Gay Essential Films To Watch, Teenage Kicks

In Teenage Kicks, Mik (Miles Szanto) is about to turn 18 and is excited at the prospect of leaving Sydney behind after the summer to head North with his best friend Dan (Daniel Webber). Mik belongs to a family of Hungarian immigrants in Australia and has always felt out of place, being considered the black sheep of the family and living in the shadow of his older brother Toni. When an unexpected and tragic accident in which he is inadvertently involved results in Toni’s premature death, Mik’s life is shaken up to the core.

Feeling responsible for the tragedy, the guilt-ridden boy winds up lost and disoriented and even more out of place back at home where his strict father bitterly claims that the “wrong” son has died. In such a delicate moment Mik would need his best friend by his side but Dan has just met a girl and his mind is elsewhere. However, Dan’s distraction transcends the status of friendship’s betrayal. Right before his brother’s death, Mik had in fact started to question his burgeoning sexuality and the true nature of his feelings for Dan, adding more distress to his already tormented soul. Whilst trying to make amends and search for meaning, Mik winds up making some questionable choices, yet one way or another he’s bound to grow up and find his true self.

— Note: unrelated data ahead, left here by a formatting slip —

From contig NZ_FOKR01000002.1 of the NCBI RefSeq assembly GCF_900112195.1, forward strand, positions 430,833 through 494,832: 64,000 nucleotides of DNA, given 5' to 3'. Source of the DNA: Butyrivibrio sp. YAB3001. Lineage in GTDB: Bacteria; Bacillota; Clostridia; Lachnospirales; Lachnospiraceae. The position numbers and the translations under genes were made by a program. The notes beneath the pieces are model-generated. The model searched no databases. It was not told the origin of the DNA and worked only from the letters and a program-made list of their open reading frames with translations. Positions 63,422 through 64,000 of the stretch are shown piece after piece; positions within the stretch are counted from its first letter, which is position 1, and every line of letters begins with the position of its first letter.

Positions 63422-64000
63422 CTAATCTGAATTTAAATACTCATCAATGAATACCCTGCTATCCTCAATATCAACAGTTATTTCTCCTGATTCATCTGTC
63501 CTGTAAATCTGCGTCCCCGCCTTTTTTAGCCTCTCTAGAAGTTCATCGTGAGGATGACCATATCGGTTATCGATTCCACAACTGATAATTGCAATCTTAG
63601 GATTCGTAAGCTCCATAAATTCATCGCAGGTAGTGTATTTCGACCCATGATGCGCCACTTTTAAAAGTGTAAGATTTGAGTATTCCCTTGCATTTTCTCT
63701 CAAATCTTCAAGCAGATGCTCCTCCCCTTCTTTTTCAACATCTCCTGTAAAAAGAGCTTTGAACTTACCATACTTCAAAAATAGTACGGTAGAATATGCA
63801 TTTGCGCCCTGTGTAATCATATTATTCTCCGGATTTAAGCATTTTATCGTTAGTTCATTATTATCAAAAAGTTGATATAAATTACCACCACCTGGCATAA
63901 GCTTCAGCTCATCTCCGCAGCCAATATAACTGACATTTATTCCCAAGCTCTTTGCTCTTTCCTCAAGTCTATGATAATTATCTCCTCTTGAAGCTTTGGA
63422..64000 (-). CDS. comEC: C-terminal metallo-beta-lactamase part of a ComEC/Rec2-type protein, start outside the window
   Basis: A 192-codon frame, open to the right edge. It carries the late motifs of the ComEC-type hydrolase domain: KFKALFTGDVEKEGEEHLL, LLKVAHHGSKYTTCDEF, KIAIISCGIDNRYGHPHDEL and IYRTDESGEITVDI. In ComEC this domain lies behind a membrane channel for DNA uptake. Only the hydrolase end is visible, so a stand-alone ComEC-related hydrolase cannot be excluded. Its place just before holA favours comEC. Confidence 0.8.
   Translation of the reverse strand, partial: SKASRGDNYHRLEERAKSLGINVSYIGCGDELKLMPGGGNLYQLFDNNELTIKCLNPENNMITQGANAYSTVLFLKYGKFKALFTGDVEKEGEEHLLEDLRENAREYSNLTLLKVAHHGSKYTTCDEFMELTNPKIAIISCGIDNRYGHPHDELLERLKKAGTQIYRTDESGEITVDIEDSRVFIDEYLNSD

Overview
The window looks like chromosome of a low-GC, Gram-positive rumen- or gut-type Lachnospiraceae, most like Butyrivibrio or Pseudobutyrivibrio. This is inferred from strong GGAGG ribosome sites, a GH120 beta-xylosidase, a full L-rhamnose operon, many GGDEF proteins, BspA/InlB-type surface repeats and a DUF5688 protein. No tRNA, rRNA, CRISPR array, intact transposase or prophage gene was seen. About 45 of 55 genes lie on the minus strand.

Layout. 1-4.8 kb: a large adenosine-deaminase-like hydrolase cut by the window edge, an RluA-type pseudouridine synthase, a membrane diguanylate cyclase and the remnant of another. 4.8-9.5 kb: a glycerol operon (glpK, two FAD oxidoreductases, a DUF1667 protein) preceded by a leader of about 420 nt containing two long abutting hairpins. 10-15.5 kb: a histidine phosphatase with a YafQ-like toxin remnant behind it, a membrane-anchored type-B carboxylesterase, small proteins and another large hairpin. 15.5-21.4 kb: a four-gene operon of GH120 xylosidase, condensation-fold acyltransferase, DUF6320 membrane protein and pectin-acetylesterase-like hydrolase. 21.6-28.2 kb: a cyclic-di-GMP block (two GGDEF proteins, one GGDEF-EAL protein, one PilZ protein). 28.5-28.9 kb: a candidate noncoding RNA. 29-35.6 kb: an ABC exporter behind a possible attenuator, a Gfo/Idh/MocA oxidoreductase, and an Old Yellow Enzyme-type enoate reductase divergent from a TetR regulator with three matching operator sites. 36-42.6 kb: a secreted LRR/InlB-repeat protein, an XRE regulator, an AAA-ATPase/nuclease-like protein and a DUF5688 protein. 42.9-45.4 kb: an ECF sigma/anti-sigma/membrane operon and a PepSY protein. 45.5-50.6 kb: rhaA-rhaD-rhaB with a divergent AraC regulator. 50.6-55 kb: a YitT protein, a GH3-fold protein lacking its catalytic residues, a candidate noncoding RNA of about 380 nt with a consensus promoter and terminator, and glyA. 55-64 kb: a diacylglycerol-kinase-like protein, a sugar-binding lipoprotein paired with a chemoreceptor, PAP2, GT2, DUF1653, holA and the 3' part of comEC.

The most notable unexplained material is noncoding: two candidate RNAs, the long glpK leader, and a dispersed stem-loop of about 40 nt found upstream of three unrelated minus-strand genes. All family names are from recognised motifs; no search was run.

Teenage Kicks




“A compelling new voice in queer Australian cinema.”
   The Guardian

“It’s a whirlwind of grief, guilt and grappling with his sexuality.”
   Screen Daily

Teenage Kicks is a dramatic tale about the consequences a tragic accident has on a boy who is on the cusp of young adulthood.”
   Francesco Cerniglia, Gay Essential

Did You Know?

Whilst doing research for the script of Teenage Kicks, Aussie filmmaker Craig Boreham learned an anecdote about a New York City cop recounting his experience with people affected by post-traumatic stress disorder. Apparently, those actually responsible for an accident or a violent crime were more likely to fully recover from the trauma since they could make sense of it and see how to prevent it from happening again. On the other hand, people who had accidentally become involved in such events whilst trying to do the right thing were prone to self-torment, being unable to reconcile with the arbitrary and uncontrollable nature of the world. Boreham was fascinated by this theme of grief-stricken sense of guilt when technically being not quite guilty and by exploring Mik’s desperate need to be forgiven and feel worthy of being loved, he saw a more dramatic and compelling story than a clear case of guilt. Review our Gay Themed Films Here

Read our interview with Director Craig Boreham

This slideshow requires JavaScript.

Alexander Ryll
Launched in June 2014, Gay Essential is the world’s largest gay themed film blog promoting new and rare features. I am helped by some amazing writers and we also cover film festivals in the UK and USA. We are 100% independent, without advertising or funding by film distributors. Help to keep Gay Essential independent by purchasing our merchandise GET (Gay Essential Tees)
Alexander Ryll
- 3 hours ago
Alexander Ryll
Alexander Ryll